Ontario Construction News staff writer
The provincial government is investing $150 million in broadband and cellular service to create economic and educational opportunities in rural, remote, and underserved areas. This funding is part of the province’s $315 million initiative called Up to Speed: Ontario’s Broadband and Cellular Action Plan.
“As we carefully restart the economic engine of Canada, every region and every community will play a role in bringing jobs and prosperity back to our province,” Premier Doug Ford said in a press release.
“By investing in reliable broadband and cellular service, we are helping to create greater opportunity for our families, farmers and small business owners in rural and remote areas of this great province.”
The new Improving Connectivity in Ontario, or ICON, program, has the potential to attract investment of up to $500 million in total partner funding to improve connectivity in underserved and unserved areas.
Applicants, including telecom companies, municipal governments, First Nation communities, and non-profits, will be invited to submit innovative proposals and lend their investment, expertise and experience to improve connectivity in communities across Ontario. The province will fund a portion of each approved project.
“By doing their part and staying home to help stop the spread of COVID-19, the people of Ontario have demonstrated the need to be connected to learn, work, and run their businesses,” said Laurie Scott, minister of infrastructure.
“It appears that functioning remotely will continue to be a regular way of life for many in this new environment, and fast reliable Internet will be critical. The ICON program is an important step towards bridging the digital divide in Ontario.”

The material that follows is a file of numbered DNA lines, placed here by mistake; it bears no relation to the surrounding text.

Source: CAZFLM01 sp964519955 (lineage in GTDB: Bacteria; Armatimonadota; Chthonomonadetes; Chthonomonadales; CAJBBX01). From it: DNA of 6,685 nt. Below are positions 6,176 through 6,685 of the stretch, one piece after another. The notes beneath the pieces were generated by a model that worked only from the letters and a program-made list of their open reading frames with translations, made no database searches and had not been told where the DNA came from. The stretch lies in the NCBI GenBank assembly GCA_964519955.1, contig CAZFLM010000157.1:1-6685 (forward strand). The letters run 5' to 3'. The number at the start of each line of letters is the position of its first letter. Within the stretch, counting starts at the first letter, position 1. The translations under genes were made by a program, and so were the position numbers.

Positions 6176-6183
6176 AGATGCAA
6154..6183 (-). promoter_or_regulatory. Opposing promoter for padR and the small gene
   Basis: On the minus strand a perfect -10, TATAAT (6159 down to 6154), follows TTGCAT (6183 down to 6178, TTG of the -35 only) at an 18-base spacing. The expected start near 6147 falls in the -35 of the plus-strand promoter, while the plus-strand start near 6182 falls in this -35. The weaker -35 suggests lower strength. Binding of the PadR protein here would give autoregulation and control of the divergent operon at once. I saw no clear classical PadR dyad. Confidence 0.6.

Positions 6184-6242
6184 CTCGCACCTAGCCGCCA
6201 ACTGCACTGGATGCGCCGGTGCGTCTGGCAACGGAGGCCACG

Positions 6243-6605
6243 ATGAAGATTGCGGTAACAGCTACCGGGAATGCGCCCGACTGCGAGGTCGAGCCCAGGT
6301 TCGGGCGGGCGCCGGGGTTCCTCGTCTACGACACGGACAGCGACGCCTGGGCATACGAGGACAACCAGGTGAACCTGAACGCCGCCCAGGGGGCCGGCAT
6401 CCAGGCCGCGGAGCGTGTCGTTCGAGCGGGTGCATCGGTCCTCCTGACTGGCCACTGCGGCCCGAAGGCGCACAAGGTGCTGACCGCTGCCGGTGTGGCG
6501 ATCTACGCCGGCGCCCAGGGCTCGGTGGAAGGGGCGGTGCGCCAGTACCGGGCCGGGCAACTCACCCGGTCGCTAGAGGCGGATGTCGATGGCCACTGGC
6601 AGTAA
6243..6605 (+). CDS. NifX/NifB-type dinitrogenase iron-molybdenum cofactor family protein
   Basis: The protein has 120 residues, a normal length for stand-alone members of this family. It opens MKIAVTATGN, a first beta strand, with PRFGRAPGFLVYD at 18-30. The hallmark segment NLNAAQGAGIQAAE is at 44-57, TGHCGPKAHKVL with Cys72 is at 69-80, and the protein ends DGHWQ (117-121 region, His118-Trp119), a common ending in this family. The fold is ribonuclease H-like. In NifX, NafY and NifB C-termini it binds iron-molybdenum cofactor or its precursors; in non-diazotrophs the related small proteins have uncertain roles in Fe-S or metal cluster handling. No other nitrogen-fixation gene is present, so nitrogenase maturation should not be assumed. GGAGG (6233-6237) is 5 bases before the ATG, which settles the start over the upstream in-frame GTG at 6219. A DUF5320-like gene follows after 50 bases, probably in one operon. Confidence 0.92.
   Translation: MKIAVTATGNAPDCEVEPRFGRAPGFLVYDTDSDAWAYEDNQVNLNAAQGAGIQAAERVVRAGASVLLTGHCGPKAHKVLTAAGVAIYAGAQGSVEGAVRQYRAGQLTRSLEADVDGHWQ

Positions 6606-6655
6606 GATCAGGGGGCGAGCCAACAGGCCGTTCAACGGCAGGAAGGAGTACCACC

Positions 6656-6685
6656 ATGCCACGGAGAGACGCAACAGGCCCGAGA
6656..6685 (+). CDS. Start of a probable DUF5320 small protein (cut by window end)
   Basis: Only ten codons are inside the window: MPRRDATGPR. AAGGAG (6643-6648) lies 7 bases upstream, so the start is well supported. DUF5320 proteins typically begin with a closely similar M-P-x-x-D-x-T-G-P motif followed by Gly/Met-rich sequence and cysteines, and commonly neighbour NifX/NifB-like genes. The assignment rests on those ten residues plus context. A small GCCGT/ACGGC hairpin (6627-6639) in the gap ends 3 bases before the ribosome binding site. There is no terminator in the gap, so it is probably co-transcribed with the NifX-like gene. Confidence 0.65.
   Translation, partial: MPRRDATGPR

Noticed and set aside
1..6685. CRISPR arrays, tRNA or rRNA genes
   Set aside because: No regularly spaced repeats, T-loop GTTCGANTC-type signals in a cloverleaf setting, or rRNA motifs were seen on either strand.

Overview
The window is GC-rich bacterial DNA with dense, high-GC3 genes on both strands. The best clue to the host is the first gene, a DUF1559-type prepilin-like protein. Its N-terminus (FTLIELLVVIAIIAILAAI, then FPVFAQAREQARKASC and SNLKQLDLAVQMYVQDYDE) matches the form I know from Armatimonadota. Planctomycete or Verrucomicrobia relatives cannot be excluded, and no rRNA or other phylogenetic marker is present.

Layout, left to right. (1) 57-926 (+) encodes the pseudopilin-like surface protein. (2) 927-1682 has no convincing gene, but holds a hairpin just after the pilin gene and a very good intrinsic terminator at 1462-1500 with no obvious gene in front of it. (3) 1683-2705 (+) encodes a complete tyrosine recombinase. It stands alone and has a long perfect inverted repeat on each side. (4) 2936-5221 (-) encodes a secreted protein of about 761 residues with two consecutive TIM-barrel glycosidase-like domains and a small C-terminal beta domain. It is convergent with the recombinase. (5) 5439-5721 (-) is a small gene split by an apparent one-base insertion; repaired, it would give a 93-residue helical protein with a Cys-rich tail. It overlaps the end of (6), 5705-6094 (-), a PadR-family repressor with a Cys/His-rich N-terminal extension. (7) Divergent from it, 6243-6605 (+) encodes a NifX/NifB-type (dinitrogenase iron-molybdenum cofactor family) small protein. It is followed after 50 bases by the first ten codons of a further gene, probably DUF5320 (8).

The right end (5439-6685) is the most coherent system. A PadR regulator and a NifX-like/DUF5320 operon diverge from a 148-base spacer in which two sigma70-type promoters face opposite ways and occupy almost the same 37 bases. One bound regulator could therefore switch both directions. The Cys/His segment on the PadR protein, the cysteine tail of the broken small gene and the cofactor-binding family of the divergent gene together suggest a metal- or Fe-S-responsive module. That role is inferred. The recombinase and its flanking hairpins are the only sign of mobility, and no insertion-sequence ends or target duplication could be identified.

As many as 12 per cent of households in Ontario ― mostly in rural and Northern areas ― are underserved or unserved, according to the Canadian Radio-television and Telecommunications Commission.
“Access to high-speed Internet is foundational to our young people’s success in learning, working, and innovating, today and into the future,” said Minister Steven Lecce, education minister.
“Our government is taking action by connecting all schools to broadband, starting with high schools this September 2020 and elementary schools by September 2021. It is also why we are calling on the federal government to step up their investment to connect the next generation of thinkers and workers to the modern and digital economy.”
As part of a $190 million project to bring high-speed Internet to thousands of homes and businesses throughout Southwestern Ontario, the Southwestern Integrated Fibre Technology (SWIFT) has awarded contracts in Lambton, Wellington and Norfolk counties.
Ontario has also invested in initiatives to improve connectivity in Northern Ontario, including project to connect five remote Matawa-member First Nation communities, and investments in broadband projects through the Northern Ontario Heritage Fund Corporation and the Next Generation Network Program.
“The launch of the broadband and cellular infrastructure program is a vital step in addressing the market gaps that have left too many rural communities behind,” said Allan Thompson, chair, Rural Ontario Municipal Association.
“We have long advocated that this is an essential service, critical to our local economies and for accessing healthcare and education. The COVID-19 pandemic has shown us that now is the time for governments and the private sector to work together to find solutions for the patchwork of connectivity across our province.”